About a month ago, I learned that I may have lymphedema, which means your lymphatic system is compromised or blocked in some way. Earlier this week, after visiting a local outpatient rehab lymphedema clinic, I learned that I have both lipedema *and* lymphedema.
Both manifested later in life; I’ll be 50 in December and so I didn’t notice any problems/symptoms until I was middle-aged. Up till then, nothing seemed amiss and everything looked and felt normal. In effect, I received unexpected news and it was a double whammy; not just one issue with my lymphatic and vascular system, but two. Neither can be cured, only managed.
I am just now learning about these diseases and they will be a part of my daily routine for the rest of my life. Since most people haven’t heard of them and don’t understand them, I wanted to share the experience with friends, family, and whoever else may find themselves in the situation I am now.
A friend of mine wanted to know more so she could understand, so I wrote the below-posted information to help explain it as best I could. Then I realized I might as well post this info on my blog to let people know about this new development in my life and to also inform those who may want to know or may need to know more about lipedema and lymphedema.
As I told my friend Mari on Facebook, “Lipedema is rare and it’s not caused by what you eat or how much you weigh. Overeating or improper nutrition do not cause it; therefore, losing weight or restricting calories will not affect the diseased tissue/fluid. In fact, I can attest to this, since I’ve lost well over 50 lbs over the past few years. It does not matter at all. Anorexics can get lipedema, in fact. So when you say ‘care for your body,’ that care means keeping the skin moisturized and protected so bacteria can’t get in dry or cracked skin or feet. Otherwise you can get cellulitis, and that can be deadly. About 27,000 people a year die from that.
Second, the lymphatic system only moves one way—up. That means blockages or a compromised system can’t move the lymphatic fluid properly, and that’s a big problem! So, care also includes getting the fluid moving through special massage techniques, as well as compression to keep the lymph from settling in the lower limbs where infection can develop.
Manual lymph drainage is necessary (for a person like me who has lipedema and lymphedema as well.) The vascular system and lymphatics are compromised or damaged. Penrose rehab wants me to come in for manual drainage twice a week, but they aren’t sure if our health insurance will cover it. They recommend twice a week for that, and compression garments and bandaging daily, from the time I get up to the time I go to bed (at least 12 hours a day). If insurance doesn’t cover the therapy, then it’s likely I’ll have to try and learn how to do it myself (and I’d prefer an expert with years of training do it instead, if possible.)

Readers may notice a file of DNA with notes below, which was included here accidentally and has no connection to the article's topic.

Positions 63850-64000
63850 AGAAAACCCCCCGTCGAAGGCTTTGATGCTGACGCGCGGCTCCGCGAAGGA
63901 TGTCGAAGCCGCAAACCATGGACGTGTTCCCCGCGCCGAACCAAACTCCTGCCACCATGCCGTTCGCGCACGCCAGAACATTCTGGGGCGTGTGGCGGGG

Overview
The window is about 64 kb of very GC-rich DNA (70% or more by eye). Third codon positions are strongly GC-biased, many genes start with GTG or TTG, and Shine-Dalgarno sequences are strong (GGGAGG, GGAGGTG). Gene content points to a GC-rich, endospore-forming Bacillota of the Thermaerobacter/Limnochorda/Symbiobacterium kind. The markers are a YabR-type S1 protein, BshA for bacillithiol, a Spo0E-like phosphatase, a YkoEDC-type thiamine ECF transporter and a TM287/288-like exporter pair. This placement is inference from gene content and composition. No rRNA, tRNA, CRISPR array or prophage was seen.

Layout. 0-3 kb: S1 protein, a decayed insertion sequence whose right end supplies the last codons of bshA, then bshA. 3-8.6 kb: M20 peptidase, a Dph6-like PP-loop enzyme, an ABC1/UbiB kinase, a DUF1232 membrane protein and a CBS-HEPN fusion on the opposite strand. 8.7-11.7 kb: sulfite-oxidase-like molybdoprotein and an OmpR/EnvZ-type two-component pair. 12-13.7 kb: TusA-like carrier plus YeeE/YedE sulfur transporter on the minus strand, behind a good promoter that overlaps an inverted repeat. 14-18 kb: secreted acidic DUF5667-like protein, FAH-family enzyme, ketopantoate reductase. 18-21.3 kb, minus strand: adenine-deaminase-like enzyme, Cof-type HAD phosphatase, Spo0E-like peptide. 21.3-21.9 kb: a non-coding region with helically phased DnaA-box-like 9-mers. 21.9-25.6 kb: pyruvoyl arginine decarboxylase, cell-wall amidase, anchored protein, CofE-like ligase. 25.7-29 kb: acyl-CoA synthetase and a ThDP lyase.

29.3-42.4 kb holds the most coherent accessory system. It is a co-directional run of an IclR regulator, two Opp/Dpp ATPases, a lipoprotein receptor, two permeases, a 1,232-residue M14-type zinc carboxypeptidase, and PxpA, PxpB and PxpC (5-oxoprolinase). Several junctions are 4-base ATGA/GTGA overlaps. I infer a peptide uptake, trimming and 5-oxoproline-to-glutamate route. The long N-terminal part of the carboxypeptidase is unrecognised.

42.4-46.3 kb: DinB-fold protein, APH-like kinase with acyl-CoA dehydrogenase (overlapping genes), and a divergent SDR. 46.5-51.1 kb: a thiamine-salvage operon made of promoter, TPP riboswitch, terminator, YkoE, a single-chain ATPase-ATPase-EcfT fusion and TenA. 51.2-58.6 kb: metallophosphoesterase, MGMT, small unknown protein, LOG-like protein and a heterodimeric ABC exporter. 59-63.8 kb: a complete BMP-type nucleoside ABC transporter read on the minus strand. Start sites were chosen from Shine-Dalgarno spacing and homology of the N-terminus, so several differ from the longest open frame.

Neither conditions can be cured or treated with diuretics or medicine. It will only become more severe. There’s no way to completely stop it. So, no, I will not be completely healthy in this regard, regardless of what I do. I can only hope to delay it from advancing to a more severe stage. It already affects my mobility right now, so I just do the best I can and go from there.
Bruising is common, and these conditions can worsen with activity and warm weather. Vigorous exercise—especially without compression stockings—will exacerbate the problem and make things worse. So, as you can see, these are tricky conditions that become progressively worse. The best hope is to try and manage them as best as possible. I know this is a lot of info, but there’s a lack of knowledge about these conditions, and it’s important (at least for me and others suffering from these conditions) that people are educated and don’t make assumptions or think it’s simply, “Well, lose weight and exercise more.” Nope! If it were only that simple! I can get down to a size 1 and I’d still have it. That’s why one physician I read called it a “rare and devastating disease,” with the psycho-social aspects particularly hard for patients. I was recently diagnosed, but I’m already having issues with it. Having understanding and supportive friends—such as yourself—makes a huge difference for patients dealing with lipedema/lymphedema.
As I said, doctors and researchers don’t know what causes it, but they believe it’s genetic (hereditary) and also hormonal. It cannot be cured, and it’s the same for lymphedema. Both affect your mobility and can result, in severe cases, in being wheelchair-bound or, in the extreme case, amputation of the legs. Because I’ve been pro-active in getting a diagnosis and treatment, I don’t expect the latter two to happen. The person affected must follow meticulous treatment. It’s not something that can be ignored, because you cannot reverse it; it can only get worse. About 11% of women have lipedema, and rarely do men get it (only 2, I believe, from the articles I read from Dr Karen Herbst, who is a doctor in Arizona and an expert in this field). It’s classified as a rare disease, as I mentioned before. For men, almost unheard of!
Paul, sorry I hijacked the thread, but I needed to write this up for my page and my blogs anyway. Might as well explain quite a bit of it now! Thanks for asking, Mari. I went way beyond what you asked, but now you know the gist of it all.”